Assessment FOR vs. Assessment OF Learning
We need to rethink the role of assessment in effective schools, where “effective” means maximizing learning for the most students. What uses of assessment are most likely to maximize student learning and well being? How best can we use assessment in the service of student learning and well being?
We have a traditional answer to these questions. Our traditional answer says that to maximize student learning we need to develop rigorous standardized tests given once a year to all students at approximately the same time. Then, the results are used for accountability, identifying schools for additional assistance, and certifying the extent to which individual students are “meeting competency.”
This traditional way of using assessment in the service of student learning is “assessment OF learning”—assessments that take place at a point in time for the purpose of summarizing the current status of student achievement. This type of assessment is also called “summative assessment.”1
This summative assessment, the logic goes, will provide the focus to improve student achievement, give everyone the information they need to improve student achievement, and apply the pressure needed to motivate teachers to work harder to teach and learn.
The problem with this scenario is that there is virtually no evidence that our layer upon layer of large-scale summative assessments have these intended impacts. Bob Linn, a long-time, highly regarded measurement specialist put it this way2:
“As someone who has spent his entire career doing research, writing and thinking about educational testing and assessment issues, I would like to conclude by summarizing a compelling case showing that the major uses of tests for student and school accountability during the past 50 years have improved education and student learning in dramatic ways. Unfortunately, that is not my conclusion.”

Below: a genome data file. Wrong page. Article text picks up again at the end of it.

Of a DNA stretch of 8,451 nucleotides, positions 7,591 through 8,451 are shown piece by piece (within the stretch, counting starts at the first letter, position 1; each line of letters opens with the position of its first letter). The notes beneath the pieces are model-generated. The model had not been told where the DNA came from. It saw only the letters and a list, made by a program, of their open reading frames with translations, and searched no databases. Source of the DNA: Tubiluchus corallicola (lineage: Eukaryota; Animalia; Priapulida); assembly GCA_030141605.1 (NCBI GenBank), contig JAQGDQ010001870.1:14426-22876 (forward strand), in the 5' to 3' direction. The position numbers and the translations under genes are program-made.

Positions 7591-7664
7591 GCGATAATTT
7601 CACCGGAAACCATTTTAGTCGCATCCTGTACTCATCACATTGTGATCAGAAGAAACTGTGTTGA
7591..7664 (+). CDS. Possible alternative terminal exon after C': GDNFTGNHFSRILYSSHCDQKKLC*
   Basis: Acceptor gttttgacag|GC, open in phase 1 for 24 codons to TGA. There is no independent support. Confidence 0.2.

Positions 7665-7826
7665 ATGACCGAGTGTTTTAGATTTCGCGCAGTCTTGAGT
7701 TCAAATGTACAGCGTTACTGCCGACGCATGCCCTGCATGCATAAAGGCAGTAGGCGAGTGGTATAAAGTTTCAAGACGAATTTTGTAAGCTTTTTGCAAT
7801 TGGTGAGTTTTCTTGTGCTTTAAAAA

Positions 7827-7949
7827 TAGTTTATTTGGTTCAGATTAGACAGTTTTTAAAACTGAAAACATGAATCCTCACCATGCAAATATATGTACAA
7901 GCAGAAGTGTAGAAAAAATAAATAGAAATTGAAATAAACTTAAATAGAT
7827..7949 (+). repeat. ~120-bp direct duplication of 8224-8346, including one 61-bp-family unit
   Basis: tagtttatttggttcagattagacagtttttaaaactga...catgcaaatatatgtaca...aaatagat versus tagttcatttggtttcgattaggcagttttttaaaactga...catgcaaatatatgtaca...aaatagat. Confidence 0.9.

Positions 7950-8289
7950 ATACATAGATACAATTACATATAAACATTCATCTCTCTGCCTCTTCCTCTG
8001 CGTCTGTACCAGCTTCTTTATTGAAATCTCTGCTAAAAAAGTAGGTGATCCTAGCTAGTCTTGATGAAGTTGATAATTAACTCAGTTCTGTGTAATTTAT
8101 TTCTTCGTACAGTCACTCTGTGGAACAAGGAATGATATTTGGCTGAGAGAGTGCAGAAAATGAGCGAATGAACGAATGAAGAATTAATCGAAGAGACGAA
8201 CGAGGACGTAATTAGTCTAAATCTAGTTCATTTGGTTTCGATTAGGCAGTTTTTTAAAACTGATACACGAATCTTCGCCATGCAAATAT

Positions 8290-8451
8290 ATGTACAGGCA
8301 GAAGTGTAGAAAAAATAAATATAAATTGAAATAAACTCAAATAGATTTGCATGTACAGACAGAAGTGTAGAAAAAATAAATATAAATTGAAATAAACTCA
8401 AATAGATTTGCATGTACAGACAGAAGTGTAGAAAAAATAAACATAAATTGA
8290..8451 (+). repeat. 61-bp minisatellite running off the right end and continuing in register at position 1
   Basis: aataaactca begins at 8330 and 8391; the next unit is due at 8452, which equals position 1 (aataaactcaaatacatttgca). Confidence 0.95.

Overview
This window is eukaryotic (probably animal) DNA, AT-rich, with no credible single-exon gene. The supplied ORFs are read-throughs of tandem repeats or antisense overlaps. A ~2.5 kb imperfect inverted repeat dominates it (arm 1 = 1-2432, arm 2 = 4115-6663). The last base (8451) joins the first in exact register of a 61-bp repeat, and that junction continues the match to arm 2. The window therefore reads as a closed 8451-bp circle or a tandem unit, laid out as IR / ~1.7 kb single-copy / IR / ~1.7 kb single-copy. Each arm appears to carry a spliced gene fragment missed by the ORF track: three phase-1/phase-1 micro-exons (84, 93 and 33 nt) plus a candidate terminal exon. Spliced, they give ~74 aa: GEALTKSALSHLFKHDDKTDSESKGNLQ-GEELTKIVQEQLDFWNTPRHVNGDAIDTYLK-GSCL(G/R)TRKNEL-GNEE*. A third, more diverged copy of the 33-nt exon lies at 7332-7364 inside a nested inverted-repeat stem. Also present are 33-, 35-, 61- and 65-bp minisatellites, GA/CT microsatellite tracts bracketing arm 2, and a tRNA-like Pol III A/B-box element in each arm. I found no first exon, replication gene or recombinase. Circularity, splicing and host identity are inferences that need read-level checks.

Einstein’s definition of insanity:
“Doing the same thing over and over and expecting different results.”
Formative assessment is not a new idea to us as educators. However, during the past several years there has been literally an explosion of applications linked to sound research.
In this evolving conception, formative assessment is more than testing frequently, although frequent information is important. Formative assessment also involves actually adjusting teaching to take account of these frequent assessment results. But, formative assessment is even more than using information to plan next steps. Formative assessment seems to be most effective when students are involved in their own assessment and goal setting.3
Student involvement is anything you do that helps students:
- Understand learning targets
- Engage in self-assessment
- Watch themselves grow
- Talk about their growth
- Plan next steps for learning.
Student involvement looks like:
- Developing criteria with students
- Students using criteria and rubrics to evaluate the quality of anonymous work
- Students drafting test specifications based on their understanding of the learning targets they are to hit and the essential concepts in material to be learned.
- Students writing multiple-choice questions that match clearly specified learning targets
- Students talking about their growth, for example in student-led conferences
- Students planning their own next steps for learning